While you may not have a bunch of shareholders, you DO have a vested interest in watching what Disney is doing with Marvel's Avengers. They know how to create buzz and drive demand for an offer - even if that offer is a $10 (or $20) movie ticket.

Marvel's content marketing plan stretches for nearly 18 months!

Here's the thing: all that content comes directly from the film itself (and the people in it)! They're not re-inventing the wheel and trying to crank out a bunch of unrelated content to sell movie tickets. They're giving you some of the best bits of the movie (including the actors) well before the release date in order to entice you to buy a ticket and see the whole thing!

You need compelling content to be able to maintain that buzz for the long months between the start of filming, the first trailer release, and opening day at the box office. Certain media outlets get exclusive behind-the-scenes access during filming. The actors and directors book interviews and use their social media to talk up the film from shooting through opening day. Disney releases trailers and special behind-the-scenes clips to keep fans talking.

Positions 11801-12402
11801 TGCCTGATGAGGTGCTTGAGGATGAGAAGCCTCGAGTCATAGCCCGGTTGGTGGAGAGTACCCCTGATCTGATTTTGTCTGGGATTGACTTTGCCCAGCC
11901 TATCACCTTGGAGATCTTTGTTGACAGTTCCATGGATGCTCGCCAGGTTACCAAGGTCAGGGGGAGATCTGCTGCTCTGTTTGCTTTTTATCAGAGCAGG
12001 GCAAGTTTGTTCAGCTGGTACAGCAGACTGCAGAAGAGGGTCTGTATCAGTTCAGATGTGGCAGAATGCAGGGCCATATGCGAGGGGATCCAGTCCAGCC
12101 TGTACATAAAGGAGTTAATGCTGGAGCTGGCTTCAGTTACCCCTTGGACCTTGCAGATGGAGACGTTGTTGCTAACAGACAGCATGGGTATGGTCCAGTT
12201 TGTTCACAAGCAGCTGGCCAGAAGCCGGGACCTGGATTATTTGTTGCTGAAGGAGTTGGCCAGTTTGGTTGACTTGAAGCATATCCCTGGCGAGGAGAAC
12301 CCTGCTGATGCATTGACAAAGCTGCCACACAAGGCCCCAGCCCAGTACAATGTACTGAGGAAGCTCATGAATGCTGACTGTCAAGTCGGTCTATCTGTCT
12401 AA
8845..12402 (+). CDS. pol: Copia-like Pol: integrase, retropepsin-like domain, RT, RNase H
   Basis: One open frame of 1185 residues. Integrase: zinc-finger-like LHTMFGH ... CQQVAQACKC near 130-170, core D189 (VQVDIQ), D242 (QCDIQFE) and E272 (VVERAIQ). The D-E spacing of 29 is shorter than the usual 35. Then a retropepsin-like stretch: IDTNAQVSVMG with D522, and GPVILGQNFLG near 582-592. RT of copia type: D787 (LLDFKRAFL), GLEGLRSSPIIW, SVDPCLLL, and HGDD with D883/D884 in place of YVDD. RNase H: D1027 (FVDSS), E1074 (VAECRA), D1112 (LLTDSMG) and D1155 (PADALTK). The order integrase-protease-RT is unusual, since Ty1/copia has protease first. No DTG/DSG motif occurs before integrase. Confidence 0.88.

The more fans talk, the more fans watch. The more fans watch, the more fans talk. Good or bad, like it or not, the buzz keeps going, which means higher box office sales on opening weekend.

Granted, you may not have multiple offers to choreograph like Marvel does, but it's still important to plan ahead when you're marketing and selling your offers. Do you need 18 months to sell your next big thing? Maybe, maybe not, but a solid content marketing plan can make the difference between shoddy sales and blockbuster results.